Hillary Clinton calls armed Michigan lockdown protests 'domestic terrorism'

Hillary ClintonHillary Diane Rodham ClintonMark Cuban says he's decided not to run for president Trump official criticizes ex-Clinton spokesman over defunding police tweet Poll: Biden leads Trump, Cunningham neck and neck with Tillis in North Carolina MORE is condemning armed protests calling for the end to stay-at-home orders during the coronavirus pandemic, calling the demonstrations "domestic terrorism."

"Armed men storming a legislature to disrupt its democratic proceedings is domestic terrorism. It cannot be tolerated," Clinton tweeted Friday.

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Her tweet linked to an article by Newsweek about Michigan choosing to close down its Capitol and cancel its legislative session after armed protests and death threats to Democratic Gov. Gretchen Whitmer.

On Thursday, armed protesters had gathered outside the state Capitol for planned "judgment day" demonstrations against the state's stay-at-home order, which opponents have demanded be lifted businesses and the economy suffer during the pandemic.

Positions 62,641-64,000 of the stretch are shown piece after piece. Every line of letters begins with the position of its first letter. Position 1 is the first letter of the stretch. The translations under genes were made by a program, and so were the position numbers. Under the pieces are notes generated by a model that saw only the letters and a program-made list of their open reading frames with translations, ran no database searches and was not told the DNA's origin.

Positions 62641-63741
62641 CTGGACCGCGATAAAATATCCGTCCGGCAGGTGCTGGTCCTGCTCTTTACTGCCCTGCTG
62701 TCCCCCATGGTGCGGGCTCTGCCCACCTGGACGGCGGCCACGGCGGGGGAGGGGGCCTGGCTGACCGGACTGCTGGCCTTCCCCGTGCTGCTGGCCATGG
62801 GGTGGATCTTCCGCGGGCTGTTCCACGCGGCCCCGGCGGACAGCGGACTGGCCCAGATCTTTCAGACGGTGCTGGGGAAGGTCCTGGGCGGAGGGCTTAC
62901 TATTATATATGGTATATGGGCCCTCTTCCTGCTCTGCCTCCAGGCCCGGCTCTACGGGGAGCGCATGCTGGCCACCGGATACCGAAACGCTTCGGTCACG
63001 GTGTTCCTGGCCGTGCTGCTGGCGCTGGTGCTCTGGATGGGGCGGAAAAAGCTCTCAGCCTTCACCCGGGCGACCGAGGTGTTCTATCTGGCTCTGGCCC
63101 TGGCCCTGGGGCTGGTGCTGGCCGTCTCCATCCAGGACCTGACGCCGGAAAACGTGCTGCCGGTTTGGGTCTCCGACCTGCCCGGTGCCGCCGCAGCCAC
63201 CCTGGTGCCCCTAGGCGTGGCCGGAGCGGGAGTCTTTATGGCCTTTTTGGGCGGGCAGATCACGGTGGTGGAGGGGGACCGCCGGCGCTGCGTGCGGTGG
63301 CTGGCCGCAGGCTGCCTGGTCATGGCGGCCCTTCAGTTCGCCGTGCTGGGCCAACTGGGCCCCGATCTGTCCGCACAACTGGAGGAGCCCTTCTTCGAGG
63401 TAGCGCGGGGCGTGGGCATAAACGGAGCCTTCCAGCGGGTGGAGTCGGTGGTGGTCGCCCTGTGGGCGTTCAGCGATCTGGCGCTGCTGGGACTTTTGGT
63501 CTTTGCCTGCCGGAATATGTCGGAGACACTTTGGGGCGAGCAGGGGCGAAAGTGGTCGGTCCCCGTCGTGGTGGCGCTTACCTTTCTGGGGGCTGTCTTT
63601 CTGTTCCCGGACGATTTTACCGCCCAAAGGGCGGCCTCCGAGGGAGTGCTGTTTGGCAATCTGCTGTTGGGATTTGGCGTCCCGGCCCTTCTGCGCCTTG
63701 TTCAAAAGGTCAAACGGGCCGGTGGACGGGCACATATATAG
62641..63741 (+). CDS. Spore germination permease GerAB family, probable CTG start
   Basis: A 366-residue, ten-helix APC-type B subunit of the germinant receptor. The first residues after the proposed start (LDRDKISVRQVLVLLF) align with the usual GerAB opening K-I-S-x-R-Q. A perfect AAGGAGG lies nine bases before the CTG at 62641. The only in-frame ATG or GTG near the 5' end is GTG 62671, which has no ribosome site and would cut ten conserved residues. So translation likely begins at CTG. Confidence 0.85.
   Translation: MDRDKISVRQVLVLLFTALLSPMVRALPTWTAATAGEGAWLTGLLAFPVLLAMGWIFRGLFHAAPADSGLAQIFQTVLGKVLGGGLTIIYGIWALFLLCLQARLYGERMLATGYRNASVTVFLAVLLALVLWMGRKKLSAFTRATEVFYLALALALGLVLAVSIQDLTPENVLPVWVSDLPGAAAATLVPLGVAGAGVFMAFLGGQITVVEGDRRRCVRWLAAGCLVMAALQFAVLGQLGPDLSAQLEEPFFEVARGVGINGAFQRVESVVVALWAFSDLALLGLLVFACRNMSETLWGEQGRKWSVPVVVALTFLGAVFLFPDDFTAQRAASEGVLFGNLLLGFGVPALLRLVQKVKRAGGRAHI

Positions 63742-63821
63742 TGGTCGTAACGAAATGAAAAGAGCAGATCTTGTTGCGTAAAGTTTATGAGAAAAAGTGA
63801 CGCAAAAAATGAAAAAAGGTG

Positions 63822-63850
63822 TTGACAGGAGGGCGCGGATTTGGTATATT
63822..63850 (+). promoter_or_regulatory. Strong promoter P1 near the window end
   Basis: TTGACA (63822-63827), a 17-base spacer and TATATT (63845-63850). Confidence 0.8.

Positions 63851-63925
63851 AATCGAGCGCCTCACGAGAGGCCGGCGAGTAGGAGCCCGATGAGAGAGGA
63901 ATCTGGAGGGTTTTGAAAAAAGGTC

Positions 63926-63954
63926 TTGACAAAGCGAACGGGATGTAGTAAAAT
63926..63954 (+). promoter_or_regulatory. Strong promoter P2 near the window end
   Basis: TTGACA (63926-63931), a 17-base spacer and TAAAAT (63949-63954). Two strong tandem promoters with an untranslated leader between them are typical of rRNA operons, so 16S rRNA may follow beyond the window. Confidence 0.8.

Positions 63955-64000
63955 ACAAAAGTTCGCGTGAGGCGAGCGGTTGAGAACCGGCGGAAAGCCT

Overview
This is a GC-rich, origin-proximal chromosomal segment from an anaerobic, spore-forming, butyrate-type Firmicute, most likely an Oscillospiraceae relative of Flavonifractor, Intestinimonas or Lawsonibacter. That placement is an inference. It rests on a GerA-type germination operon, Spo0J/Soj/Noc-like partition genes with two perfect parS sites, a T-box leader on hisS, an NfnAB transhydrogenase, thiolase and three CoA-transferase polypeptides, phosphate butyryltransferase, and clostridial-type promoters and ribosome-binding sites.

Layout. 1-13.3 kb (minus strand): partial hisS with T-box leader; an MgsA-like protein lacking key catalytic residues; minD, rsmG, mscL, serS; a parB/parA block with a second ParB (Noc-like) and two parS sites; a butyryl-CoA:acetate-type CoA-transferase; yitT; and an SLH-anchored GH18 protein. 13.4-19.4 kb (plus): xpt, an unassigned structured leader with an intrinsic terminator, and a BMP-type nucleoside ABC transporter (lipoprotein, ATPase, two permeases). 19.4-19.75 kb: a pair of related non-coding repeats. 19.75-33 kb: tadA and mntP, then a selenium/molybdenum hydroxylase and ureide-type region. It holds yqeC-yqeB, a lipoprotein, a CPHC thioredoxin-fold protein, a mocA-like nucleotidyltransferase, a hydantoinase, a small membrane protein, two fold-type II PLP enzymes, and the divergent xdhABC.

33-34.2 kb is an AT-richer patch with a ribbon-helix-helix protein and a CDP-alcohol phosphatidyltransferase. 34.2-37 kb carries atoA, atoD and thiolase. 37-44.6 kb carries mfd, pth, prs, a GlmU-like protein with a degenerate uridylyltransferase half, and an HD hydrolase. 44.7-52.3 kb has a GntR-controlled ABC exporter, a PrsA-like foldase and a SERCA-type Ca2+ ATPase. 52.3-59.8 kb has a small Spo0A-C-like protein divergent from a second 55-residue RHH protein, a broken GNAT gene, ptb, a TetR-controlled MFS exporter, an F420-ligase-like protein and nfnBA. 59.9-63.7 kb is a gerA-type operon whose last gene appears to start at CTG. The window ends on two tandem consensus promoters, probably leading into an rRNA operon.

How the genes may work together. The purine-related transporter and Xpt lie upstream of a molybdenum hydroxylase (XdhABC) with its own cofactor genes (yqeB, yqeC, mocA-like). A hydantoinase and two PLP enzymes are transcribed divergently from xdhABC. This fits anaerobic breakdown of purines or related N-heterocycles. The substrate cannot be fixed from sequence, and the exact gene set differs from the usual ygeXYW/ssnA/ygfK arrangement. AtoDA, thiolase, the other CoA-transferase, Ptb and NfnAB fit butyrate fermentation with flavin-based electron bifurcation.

Some 200 protesters turned out for Thursday's event, where one demonstrator was seen carrying an American flag with a doll hanging by a noose. The event mirrored a similar protest at the end of April, during which hundreds of protesters — many armed with rifles — entered the Capitol.

One man is reportedly facing charges over death threats to Whitmer, and Newsweek reports there have been posts online calling to lynch her as well as suggestions to crowdfund for a hitman.

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State Senate Majority Leader Mike Shirkey (R) condemned the threats as “despicable.”

"Those who have populated a number of social media posts with crude, violent and threatening messages about our governor, these folks are thugs and their tactics are despicable," he said, according to The Detroit News.

Whitmer has stood by her stay-at-home order and has asserted protesters' right to assembly and free speech, but has cautioned them to try to maintain social distance during their demonstrations. 

President TrumpDonald John TrumpFederal plan to contain Washington protests employs 7,600 personnel: report GOP Rep calls on primary opponent to condemn campaign surrogate's racist video Tennessee court rules all registered voters can obtain mail-in ballots due to COVID-19 MORE has offered his support to protesters demonstrating against certain state orders, even as individual governors have adopted guidelines suggested by his administration.

“Some governors have gone too far. Some of the things that happened are maybe not so appropriate,” Trump told reporters last month, initially refusing to name specific states before highlighting Virginia and Michigan. “I think, in the end, it's not going to matter because we're starting to open up our states. And I think they're going to open up very well.”